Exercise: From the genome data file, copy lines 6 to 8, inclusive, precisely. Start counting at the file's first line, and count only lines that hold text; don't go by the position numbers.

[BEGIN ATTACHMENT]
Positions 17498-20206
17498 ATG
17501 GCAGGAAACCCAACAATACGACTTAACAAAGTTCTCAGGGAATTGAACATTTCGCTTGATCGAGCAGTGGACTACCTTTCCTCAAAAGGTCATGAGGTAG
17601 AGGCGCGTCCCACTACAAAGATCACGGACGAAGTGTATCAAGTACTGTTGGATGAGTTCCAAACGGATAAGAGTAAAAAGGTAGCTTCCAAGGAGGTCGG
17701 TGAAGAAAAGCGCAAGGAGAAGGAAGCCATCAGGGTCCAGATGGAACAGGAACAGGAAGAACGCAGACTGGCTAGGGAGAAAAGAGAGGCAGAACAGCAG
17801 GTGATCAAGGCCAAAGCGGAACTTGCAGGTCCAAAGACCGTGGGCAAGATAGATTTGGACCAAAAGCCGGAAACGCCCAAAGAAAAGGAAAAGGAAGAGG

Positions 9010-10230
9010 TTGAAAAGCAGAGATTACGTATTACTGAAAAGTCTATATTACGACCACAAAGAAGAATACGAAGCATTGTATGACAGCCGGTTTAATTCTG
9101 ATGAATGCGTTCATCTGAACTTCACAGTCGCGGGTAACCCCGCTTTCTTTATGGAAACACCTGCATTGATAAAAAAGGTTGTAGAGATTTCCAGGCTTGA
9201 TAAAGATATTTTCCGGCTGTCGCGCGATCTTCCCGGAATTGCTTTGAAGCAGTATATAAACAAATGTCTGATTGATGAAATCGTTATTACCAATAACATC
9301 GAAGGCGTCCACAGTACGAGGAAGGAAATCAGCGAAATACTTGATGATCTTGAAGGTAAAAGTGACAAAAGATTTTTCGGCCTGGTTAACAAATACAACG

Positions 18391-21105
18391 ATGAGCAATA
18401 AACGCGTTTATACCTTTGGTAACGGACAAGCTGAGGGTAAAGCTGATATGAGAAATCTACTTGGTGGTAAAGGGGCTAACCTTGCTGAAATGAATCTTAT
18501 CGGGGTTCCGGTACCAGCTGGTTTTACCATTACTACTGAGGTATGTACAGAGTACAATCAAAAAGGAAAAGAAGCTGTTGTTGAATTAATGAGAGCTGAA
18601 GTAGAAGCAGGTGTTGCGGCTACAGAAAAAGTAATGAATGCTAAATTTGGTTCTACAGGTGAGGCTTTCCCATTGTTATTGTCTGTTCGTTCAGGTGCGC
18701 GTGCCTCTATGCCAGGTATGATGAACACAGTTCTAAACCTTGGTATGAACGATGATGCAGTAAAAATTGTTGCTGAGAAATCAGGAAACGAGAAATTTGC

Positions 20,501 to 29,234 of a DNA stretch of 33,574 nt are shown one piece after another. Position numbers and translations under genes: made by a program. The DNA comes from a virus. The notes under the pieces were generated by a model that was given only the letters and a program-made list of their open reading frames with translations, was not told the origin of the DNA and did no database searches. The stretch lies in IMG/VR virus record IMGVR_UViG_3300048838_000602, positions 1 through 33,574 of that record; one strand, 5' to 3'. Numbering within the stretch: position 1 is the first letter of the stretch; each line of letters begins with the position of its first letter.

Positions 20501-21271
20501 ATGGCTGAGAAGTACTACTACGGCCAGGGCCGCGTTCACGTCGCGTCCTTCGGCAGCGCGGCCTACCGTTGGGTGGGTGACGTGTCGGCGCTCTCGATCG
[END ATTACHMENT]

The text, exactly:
17801 GTGATCAAGGCCAAAGCGGAACTTGCAGGTCCAAAGACCGTGGGCAAGATAGATTTGGACCAAAAGCCGGAAACGCCCAAAGAAAAGGAAAAGGAAGAGG

Positions 9010-10230
9010 TTGAAAAGCAGAGATTACGTATTACTGAAAAGTCTATATTACGACCACAAAGAAGAATACGAAGCATTGTATGACAGCCGGTTTAATTCTG